(CNN) -- Here are some of the most quotable sound bites from the Sunday morning shows:
On the midterm elections:
"This is going to be a wave election, and it's going to be a referendum on the policies, the unpopular policies, coming out of Washington, D.C., during the last year and a half. ... I think we're going to have a good day on November 2, so I don't know how high or how wide that tsunami will be, but I think it will be significant." -- Republican Sen. John Cornyn, CNN's "State of the Union"
"When I hear this 'tsunami,' the Republicans have been saying they're going to win the Triple Crown, which means the president's seat in Illinois that was vacated, the vice president's seat in Delaware, and the majority leader in Nevada. They're not going to win any of that Triple Crown. We will be in the majority in the United States Senate on November 3." -- Democratic Sen. Robert Menendez, "State of the Union"
"It's important that liberals, conservatives, moderates and the Democratic Party basically stop complaining and realize that we have a month to go. We've had some gains in the last month since Labor Day. But this is when voters are paying attention." -- Democratic Gov. Bill Richardson of New Mexico, CBS's "Face the Nation"
"But our job in the next four weeks is to tell our base, our liberal friends, this is a choice. And the other choice is starkly bad for America and for the things you believe in. And remember, there's an old political adage: All we have got to do is get them to the polls, because a tepid vote counts the same as a wildly enthusiastic vote." -- Democratic Gov. Ed Rendell of Pennsylvania, "Face the Nation"
On the Republican Party:
"I would say that, given the choice between regaining power or obstructing the initiatives that create jobs, that protect the American people, yes, I think gaining power is their major initiative. I'm on the floor of the Senate, and I've got to tell you every single day, it's 60 votes to pass legislation. That is unprecedented in American history." -- Independent Sen. Bernard Sanders, "Face the Nation"
"Every step of the way, Republicans have put forward a positive alternative to the Democratic agenda, whether it was on stimulus, health care, energy policy, the budget. " -- Republican strategist Ed Gillespie,"State of the Union"
On the Tea Party movement:
"I think that by and large, the Tea Party movement has been constructive and helpful. It's helped reorient us to our limited government principles and one that believes in the free enterprise system rather than bigger and bigger government and higher and higher taxes and more regulation, which are job killers." --Cornyn, "State of the Union"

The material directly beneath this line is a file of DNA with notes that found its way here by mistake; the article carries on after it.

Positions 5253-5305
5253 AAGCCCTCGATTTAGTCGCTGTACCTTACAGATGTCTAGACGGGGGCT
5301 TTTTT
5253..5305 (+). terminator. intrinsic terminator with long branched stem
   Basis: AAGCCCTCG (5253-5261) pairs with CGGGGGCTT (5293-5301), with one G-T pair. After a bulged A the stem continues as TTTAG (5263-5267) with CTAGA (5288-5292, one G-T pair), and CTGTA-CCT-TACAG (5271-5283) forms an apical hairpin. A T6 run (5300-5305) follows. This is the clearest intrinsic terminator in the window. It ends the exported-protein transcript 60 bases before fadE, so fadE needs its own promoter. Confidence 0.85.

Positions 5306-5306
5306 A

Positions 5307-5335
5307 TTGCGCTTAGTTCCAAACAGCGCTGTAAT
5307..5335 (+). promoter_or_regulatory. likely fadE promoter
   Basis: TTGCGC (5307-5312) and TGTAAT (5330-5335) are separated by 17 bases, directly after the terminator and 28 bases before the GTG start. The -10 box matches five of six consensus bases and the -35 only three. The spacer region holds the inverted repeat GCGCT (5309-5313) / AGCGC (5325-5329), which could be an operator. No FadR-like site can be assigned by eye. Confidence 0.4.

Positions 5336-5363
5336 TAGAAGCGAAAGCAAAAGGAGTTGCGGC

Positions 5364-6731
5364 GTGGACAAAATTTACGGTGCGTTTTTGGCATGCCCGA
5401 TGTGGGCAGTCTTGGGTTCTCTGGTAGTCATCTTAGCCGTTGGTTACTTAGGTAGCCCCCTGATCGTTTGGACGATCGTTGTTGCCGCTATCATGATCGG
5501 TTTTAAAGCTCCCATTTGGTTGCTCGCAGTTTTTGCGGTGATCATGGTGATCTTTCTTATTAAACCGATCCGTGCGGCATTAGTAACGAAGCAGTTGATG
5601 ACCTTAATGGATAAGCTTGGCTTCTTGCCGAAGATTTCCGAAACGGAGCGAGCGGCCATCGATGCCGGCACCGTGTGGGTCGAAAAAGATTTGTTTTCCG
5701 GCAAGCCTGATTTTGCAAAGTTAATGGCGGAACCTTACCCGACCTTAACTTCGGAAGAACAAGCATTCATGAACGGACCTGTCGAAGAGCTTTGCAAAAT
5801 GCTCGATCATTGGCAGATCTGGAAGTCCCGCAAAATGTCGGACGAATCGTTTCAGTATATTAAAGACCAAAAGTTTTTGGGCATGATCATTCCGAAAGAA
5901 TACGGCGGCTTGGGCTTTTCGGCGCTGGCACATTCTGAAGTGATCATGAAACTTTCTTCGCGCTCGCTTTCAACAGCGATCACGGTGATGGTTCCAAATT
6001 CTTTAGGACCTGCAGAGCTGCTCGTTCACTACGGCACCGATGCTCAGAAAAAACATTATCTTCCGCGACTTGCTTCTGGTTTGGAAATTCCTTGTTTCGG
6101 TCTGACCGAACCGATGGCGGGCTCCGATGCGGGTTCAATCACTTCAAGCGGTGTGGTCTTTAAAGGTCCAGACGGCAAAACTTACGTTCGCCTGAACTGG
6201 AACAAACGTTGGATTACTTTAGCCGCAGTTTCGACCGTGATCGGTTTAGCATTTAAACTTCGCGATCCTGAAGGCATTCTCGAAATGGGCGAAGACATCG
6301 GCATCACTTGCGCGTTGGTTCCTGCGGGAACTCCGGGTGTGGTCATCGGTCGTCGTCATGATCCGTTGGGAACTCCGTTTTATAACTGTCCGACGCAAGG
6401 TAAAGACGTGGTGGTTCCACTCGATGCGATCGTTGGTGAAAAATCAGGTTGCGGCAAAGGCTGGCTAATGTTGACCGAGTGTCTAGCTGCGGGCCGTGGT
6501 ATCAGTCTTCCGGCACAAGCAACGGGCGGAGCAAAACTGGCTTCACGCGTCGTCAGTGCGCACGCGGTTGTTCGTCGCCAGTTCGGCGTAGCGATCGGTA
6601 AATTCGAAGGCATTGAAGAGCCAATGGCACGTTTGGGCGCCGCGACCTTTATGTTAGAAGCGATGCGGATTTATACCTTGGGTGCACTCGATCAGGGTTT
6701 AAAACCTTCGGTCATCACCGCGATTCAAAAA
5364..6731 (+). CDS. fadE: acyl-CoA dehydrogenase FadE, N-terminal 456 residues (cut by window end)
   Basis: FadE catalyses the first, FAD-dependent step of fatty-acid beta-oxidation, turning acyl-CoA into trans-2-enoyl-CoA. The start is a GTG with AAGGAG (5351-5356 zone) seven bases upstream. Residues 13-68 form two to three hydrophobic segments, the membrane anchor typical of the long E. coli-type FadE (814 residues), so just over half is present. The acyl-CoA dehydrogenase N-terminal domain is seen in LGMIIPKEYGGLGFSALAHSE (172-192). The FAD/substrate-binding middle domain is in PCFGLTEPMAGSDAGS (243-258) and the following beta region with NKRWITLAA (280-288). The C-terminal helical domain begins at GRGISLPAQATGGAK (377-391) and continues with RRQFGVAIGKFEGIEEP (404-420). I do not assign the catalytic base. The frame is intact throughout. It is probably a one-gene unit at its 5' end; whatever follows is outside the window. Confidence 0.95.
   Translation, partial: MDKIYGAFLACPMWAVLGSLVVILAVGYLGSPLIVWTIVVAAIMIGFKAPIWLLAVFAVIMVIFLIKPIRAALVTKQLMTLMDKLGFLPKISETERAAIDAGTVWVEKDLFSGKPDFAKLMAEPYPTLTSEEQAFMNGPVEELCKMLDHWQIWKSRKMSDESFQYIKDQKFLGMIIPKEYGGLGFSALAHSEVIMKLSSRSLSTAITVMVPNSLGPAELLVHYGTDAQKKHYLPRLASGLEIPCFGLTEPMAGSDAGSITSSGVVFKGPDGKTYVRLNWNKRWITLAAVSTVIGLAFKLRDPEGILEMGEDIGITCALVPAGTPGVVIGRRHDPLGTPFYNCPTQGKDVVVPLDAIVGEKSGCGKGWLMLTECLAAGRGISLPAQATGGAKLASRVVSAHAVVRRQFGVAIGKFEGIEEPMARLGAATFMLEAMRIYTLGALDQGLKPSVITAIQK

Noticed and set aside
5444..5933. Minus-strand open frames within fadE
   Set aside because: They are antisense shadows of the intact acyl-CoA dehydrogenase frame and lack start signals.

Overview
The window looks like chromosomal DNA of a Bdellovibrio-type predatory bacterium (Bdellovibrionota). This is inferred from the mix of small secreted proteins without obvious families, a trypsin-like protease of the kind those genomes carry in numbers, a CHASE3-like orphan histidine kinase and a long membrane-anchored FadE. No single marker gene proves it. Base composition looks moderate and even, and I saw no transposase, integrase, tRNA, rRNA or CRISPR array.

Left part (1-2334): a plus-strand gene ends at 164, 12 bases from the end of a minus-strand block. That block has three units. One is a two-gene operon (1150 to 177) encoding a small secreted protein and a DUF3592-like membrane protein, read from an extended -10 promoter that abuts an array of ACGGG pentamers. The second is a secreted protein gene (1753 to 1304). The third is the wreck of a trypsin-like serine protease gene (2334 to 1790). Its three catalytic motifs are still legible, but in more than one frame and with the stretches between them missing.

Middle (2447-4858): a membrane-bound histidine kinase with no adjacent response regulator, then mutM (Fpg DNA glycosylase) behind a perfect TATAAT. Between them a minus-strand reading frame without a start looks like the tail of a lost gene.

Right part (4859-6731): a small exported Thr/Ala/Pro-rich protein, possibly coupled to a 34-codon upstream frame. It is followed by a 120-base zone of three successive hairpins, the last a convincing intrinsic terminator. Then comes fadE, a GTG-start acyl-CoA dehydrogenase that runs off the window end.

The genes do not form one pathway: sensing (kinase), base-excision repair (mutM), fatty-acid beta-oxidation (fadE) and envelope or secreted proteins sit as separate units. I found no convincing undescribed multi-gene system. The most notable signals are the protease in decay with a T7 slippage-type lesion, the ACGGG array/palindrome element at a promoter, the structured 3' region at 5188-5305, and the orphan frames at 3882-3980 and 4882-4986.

"So I think that these candidates, the problem for the Republicans is that these candidates are out of the mainstream of where their general electorate is at." -- Menendez, "State of the Union"
On the Kentucky Senate race:
"I think this election really is about the president's agenda. Do you support the president's agenda or do you not support it? I think his agenda's wrong for America. I will stand up against President Obama's agenda. And I think that's what people in Kentucky want." -- Kentucky GOP Senate candidate Rand Paul, "Fox News Sunday"
"I'm not saying Dr. Paul is crazy. I think some of his ideas are out of the mainstream and they're out of touch with the values of normal Kentuckians." -- Kentucky Democratic Senate candidate Jack Conway, "Fox News Sunday"
"What we have in Pakistan is a complex political reality. Americans often look at their own politics, and you cover it every week and you still can't make sense of it for the ordinary viewer, that all politics is local. And the local situation in Pakistan is that the United States is not very popular amongst our public." -- Pakistan's ambassador to the U.S., Husain Haqqani, "State of the Union"
On Islam and Shariah law:
"I love the Muslim people. But I have great difficulty with the religion, especially with Shariah law and what it does for women -- toward women, toward non-believers, the violence that is given in -- under Shariah law." -- Rev. Franklin Graham, ABC's "This Week"
"I think somebody needs to remind Franklin Graham that we don't judge our values in the United States by comparing them to what the Saudis do. This is a common refrain that you hear from a lot of anti-Muslim activists in the United States ... that, well, if in Saudi Arabia, you can't have a church, then, therefore, in the United States, you shouldn't be allowed to have mosques. This is an appalling and laughable argument." -- Author Reza Aslan, "This Week"